> OK, enough already! I'm not stupid enough to think that cell phones
> are radioactive. And I know that RF is not the same as particle
Not all radioactivity is particle radiation. Gamma rays, for example
are electromagnetic, just like RF, but incredibly more powerful.
Conversely, not all particle radiation is always dangerous. Alpha
particles can be effectively shielded by an average sheet of paper.
Not only do experts think they know these things, but they're right.
> Linc seemed to be implying that the only possible damage to cells
> had to be from the heat induced by the radiation.
The effects of radiation, if we limit ourselves to electromagnetic,
are dependent on the energy in a photon of that energy. Microwaves
produce heat, x-rays produce ionization. Microwaves will not ionize
your cellular material, and x-rays will not heat you up.
> I was simply pointing out that there are other ways to damage
> cellular structure that don't involve heat, with the point being
> that while yes, it is probably virtually impossible for the
> electromagnetic radiation from a cell phone to induce enough
> temperature change to have any possible effect, there may be other
> mechanisms that haven't been discovered yet.
Actually, a number of other mechanisms have been discovered, but
microwave (cell phone) radiation can't accomplish them, because its
photons are not energetic enough. Even if you turn up the intensity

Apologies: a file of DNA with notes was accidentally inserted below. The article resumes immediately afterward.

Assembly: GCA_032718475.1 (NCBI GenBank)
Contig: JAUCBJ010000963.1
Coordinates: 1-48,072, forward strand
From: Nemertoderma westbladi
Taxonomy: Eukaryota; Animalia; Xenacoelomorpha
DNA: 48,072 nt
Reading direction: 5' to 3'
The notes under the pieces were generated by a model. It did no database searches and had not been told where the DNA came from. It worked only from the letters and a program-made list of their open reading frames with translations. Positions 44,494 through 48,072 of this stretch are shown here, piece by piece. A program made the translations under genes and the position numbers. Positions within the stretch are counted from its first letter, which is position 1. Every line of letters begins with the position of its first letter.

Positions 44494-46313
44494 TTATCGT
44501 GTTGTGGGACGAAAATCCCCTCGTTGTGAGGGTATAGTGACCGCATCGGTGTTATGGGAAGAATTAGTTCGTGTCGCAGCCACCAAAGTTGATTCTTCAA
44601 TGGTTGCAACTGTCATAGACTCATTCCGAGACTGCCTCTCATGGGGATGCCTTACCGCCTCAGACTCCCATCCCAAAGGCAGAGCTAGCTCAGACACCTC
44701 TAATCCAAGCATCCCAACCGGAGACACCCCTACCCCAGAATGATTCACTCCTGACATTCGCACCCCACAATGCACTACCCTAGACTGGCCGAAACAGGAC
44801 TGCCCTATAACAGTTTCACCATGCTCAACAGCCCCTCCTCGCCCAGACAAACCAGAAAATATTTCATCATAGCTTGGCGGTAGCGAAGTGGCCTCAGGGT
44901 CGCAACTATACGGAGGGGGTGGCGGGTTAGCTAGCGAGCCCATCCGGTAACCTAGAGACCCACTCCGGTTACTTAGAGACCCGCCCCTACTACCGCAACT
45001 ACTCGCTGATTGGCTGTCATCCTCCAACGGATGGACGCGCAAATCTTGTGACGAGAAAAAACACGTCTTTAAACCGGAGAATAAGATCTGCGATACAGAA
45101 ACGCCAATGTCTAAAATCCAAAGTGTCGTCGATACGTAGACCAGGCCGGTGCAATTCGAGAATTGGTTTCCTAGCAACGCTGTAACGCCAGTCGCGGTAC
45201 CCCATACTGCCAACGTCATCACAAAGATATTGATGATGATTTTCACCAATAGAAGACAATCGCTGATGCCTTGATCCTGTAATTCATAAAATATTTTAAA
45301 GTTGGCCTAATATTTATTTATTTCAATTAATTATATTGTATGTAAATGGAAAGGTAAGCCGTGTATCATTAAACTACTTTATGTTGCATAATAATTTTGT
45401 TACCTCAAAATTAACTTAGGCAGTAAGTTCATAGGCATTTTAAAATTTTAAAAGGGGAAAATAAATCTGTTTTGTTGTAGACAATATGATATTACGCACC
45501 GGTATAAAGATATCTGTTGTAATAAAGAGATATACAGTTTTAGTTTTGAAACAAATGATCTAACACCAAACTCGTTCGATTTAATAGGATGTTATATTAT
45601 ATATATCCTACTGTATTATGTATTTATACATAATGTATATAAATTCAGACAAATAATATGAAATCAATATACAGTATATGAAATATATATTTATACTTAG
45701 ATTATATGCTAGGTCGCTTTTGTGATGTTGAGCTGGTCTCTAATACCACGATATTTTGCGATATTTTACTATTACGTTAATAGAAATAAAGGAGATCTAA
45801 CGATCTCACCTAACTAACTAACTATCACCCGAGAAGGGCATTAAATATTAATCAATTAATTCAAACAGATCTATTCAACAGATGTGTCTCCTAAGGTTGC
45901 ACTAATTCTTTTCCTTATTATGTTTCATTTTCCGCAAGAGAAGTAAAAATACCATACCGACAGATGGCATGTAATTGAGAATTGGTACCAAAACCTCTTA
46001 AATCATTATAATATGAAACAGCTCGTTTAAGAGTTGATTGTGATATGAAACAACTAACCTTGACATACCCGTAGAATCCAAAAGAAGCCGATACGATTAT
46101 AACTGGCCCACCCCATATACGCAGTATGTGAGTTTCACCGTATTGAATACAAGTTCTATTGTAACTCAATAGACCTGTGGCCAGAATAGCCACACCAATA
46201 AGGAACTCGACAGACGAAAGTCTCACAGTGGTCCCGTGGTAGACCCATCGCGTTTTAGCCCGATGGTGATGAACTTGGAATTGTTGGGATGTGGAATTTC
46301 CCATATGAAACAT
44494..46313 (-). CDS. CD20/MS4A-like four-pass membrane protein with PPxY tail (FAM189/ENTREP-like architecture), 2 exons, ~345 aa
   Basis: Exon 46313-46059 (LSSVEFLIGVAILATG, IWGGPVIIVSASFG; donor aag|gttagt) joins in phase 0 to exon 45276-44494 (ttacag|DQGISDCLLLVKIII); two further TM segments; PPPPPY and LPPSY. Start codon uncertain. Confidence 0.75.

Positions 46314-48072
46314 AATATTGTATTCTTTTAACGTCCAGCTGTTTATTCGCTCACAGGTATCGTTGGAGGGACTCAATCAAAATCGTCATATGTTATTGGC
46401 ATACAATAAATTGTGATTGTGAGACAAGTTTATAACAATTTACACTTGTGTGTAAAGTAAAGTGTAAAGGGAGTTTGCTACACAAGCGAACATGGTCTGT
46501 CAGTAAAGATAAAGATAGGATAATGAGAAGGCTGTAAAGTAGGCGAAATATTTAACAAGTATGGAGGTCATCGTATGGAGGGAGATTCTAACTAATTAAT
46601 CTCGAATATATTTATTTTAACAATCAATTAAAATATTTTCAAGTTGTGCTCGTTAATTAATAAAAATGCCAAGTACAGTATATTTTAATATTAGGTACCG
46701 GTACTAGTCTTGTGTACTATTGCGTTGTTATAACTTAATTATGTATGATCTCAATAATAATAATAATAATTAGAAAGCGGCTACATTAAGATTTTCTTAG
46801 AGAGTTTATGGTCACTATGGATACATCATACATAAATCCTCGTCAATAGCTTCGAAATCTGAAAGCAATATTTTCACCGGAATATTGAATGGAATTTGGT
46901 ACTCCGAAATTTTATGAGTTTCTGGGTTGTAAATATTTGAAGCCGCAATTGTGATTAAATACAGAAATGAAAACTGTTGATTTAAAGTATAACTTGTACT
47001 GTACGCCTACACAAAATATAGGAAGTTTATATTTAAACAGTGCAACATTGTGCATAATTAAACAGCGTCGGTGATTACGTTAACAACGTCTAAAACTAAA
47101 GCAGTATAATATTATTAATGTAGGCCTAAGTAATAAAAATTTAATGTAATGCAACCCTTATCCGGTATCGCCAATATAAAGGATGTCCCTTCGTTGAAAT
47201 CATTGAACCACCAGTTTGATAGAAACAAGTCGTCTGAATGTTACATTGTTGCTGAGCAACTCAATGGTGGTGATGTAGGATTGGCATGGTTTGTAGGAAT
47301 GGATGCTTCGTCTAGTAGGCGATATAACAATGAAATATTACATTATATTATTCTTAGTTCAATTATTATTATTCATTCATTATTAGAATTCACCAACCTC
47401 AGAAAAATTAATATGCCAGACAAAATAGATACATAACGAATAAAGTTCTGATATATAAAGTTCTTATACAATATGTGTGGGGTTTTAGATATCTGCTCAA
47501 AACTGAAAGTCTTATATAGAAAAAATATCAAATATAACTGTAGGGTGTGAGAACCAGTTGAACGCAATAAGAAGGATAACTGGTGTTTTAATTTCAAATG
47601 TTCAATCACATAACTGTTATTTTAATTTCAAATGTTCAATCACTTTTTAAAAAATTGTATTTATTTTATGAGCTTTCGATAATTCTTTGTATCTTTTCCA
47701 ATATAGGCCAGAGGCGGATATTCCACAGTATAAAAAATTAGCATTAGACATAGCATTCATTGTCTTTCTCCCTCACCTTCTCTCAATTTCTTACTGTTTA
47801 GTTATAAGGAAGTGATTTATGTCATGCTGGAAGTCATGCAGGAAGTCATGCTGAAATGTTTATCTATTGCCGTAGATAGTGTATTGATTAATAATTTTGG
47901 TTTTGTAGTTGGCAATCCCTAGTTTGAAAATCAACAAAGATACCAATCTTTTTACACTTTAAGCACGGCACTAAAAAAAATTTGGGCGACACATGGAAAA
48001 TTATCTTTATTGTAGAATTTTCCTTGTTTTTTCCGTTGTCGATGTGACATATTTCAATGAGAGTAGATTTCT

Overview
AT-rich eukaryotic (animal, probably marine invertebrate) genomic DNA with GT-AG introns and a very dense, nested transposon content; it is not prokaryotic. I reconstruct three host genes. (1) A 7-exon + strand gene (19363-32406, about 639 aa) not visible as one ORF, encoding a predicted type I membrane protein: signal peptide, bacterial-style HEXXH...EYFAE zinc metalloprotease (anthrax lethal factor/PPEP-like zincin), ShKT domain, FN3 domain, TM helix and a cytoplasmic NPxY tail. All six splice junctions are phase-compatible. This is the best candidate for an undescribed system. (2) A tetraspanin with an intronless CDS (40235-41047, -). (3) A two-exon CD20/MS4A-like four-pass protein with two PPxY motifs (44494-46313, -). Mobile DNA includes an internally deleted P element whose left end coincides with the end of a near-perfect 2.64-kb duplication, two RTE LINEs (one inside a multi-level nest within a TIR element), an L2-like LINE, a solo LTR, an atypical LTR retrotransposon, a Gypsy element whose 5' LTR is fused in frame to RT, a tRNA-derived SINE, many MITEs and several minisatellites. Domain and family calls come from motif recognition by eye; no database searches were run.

of the radiation a thousandfold, all you accomplish is having a
thousand times as many photons failing to do anything unusual as were
failing before. You can break a window by throwing a golf ball. You
can't break a window by throwing a ping-pong ball--even if you throw
it a thousand times.
While we can't say for sure that other mechanisms may not occur, we
can very reliably set an upper limit on how harmful any as-yet-
undiscovered properties of microwaves can be, simply because enough
people have been exposed to enough microwaves over enough years (cell
phones are not a unique source) that any effect above a certain level
would have been evident. That upper limit is somewhere between zero
and incomprehensibly small.
Gamma radiation, from radioactive decay, although not particle
radiation, is still extremely dangerous. It is thousands of times
more energetic, and therefore more dangerous than x-rays, which are
pretty dangerous in their own right. Ultraviolet light, which we know
can cause cancer, is a thousand times less energetic still.
But once we get down to visible light the "radiation" is essentially
harmless, as is infrared light. Microwave photons are between a
hundred and a hundred thousand time LESS energetic than infrared. So,
if you are concerned that it is possible for cell phones to cause
untoward effects, you should be wrapping all the TV remotes in tinfoil
so they can't spew out those dangerous infrared photons. The very
possession of light bulbs, which spew out potentially deadly infrared
and visible light by the tens of watts, should be banned outright.